| hello everyone. i recently bought this bike and i don't know what make or model it is. if anyone could help with that information, i would greatly appreciate it. there don't seem to be an marks or numbers on it. also, i need to buy a chain for it. i don't know if i should take it to a bike shop and have them look at it, or if there is a way for me to derive the size on my own. thanks.|
| Not an expert but it looks a lot like a Columbia that I have.Look for a serial number.Numbers appear in a number of places at different times on the various makes.The rear drop outs(where the rear wheel mounts,the bottom bracket(where the pedals go through),the head tube(where the handle bar stem goes through),The seat tube up near the seat.Tire size may help date it as well.I'll be glad to look at some pictures of details on the bike.Just email.Chain is an easy fix if you can handle tools.You can get the chain at walmart,a bike shop,kmart etc. It is called 1/2 X 1/8 chain.usually labeled for single speed and 3 speed bikes.The other common chain is 1/2 X 3/32.This is for multi speed bikes like 5,10 speed etc.The department store chain will come in a length of about 100 pitches(links)you will need a chain break to make the chain the right length simply put it around the gears/sprockets and remove links to the proper length with the chain break.It comes with a master link hook it up and adjust it to about 1/2 inch deflection slack.|
Keep in mind as it wears the chain will stretch.
It appears to my limited expierence that bike chain is only available in the bike world and not readily available at industrial warehouses that supply chain and gears to the world. Spike
| I think that's a Murray from the 50s. The sprocket and truss rods are Murray.|
| I was wondering if anyone knows anything about this bike such as age, value, etc... I know one of their good bikes is in the Smithsonian. Thanks for any help and the bike is in very good original condition. Mike.|
| I have a mercury bike frame with the headstamp Says made by murray of ohio. I believe it to be 30's vintage. Chainguard and a few other parts also. anyone interested or have idea on value? Can mail photos|
| good morning. could you send me a picture of the frame if you still have it. I have 39 mercury men's bike that I have been restoring for several years and am curious what yours looks like. thanks, bob|
| I have what I think is a repro 51 Roadmaster. Maroon with chrome fenders and The assembly I was sent for the brake light is a flat piece of metal about 5" long with a screw in the middle (To make it shorter) and a brass plate on one end that apparently is supposed to contact the chain when you brake, with a wire leading up to the tail light to complete the circuit. This thing attaches to the rear swing arm under the chain by a theaded hole on the underside of the arm.|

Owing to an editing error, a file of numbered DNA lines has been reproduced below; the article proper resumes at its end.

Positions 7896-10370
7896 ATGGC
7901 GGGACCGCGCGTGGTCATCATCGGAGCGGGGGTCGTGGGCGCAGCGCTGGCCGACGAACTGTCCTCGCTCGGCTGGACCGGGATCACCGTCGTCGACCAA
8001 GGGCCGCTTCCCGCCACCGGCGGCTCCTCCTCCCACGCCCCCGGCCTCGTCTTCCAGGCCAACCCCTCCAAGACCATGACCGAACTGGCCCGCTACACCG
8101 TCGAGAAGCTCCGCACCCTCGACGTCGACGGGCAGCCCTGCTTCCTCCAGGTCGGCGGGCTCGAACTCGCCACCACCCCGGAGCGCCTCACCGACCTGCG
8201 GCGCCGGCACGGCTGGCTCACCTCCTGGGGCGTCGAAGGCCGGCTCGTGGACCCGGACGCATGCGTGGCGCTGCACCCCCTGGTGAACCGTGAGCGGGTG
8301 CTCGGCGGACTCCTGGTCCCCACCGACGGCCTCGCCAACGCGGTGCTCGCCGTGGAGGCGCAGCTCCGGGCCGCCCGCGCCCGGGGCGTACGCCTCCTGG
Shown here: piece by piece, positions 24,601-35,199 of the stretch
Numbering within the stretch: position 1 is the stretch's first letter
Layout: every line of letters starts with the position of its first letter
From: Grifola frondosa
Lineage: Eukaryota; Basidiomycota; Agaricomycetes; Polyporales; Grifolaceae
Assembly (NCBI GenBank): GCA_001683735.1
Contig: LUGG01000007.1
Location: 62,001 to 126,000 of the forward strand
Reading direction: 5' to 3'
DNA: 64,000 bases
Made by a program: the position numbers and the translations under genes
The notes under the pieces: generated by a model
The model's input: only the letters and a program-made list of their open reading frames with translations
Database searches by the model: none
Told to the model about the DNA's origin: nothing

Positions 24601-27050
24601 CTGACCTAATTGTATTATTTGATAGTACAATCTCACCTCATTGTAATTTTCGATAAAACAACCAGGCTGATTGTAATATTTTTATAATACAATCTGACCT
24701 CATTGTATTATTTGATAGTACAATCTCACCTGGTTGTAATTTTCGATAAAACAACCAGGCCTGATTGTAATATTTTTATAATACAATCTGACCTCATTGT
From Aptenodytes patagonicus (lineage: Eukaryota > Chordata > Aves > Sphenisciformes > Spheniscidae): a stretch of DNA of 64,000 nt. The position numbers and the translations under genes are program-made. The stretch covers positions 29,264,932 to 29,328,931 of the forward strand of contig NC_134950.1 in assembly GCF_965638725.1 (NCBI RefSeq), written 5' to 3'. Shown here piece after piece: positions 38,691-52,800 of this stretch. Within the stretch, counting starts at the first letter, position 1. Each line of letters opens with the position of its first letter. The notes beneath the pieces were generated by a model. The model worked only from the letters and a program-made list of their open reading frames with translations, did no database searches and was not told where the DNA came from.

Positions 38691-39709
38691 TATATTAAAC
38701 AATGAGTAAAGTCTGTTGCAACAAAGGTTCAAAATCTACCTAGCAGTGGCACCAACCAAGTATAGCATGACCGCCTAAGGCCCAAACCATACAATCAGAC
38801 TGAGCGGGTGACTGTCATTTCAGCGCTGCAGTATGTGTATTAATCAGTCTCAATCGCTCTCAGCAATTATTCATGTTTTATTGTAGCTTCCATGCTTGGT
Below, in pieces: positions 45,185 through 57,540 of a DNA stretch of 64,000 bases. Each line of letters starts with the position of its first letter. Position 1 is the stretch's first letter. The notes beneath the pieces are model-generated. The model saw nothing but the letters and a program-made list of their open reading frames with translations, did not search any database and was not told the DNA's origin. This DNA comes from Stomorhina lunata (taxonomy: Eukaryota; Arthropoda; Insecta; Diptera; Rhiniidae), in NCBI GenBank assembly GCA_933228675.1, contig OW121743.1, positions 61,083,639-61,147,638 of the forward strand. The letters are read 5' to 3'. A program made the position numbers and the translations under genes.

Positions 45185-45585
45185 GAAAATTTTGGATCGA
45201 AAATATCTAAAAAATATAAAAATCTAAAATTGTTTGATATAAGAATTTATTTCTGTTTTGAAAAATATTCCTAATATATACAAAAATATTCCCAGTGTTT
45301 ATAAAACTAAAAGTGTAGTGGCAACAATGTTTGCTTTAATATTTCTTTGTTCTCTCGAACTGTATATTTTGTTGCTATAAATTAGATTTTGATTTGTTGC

Does anybody know more about this type of setup? How it's REALLY supposed to work? I have pic, but don't know how to send it. Thanks so VERY much!
| Today on a ride my girlfriend's 63 Schwinn Hornet ran into problems. A little over an hour into the ride the hub began giving problems. She complained that the hub became harder to pedal. She had the hub serviced recently by a local bike mechanic who repaired the bearings and added some fresh grease. She'd said at the start that the hub seemed tougher to push along than it was before slightly, but right at the end of the short ride she had a failure of the hub because the rear wheel began to struggle. Apparently there was more friction than there was before and the bike became very difficult to pedal. I looked some info on this problem up and one site suggested that it was old grease. I'm not totally convinced it's this because the hub suddenly became significantly more difficult only at the end of the ride. Any ideas?|
| they probably reassembled it too tight.|
| Old brakes have old grease. I like to brake the hub down to each part and give it a good cleaning before adding new grease. Did the shop do that?|
| IF the shop didn't tear it all the way down, and you don't feel like arguing with them about why they didn't do the job correctly, you can overhaul it yourself with simple tools. My guess is the mechanic had very little more experience overhauling coaster brakes than you have- it just isn't done that much any more. See|
for the lowdown. My experience is that you rarely need to remove the brake arm from the axle, so you shouldn't have to measure and recenter the axle, but it's good advice anyway. If you pay attention you will have no problems getting it back together. You'll impress your girlfriend.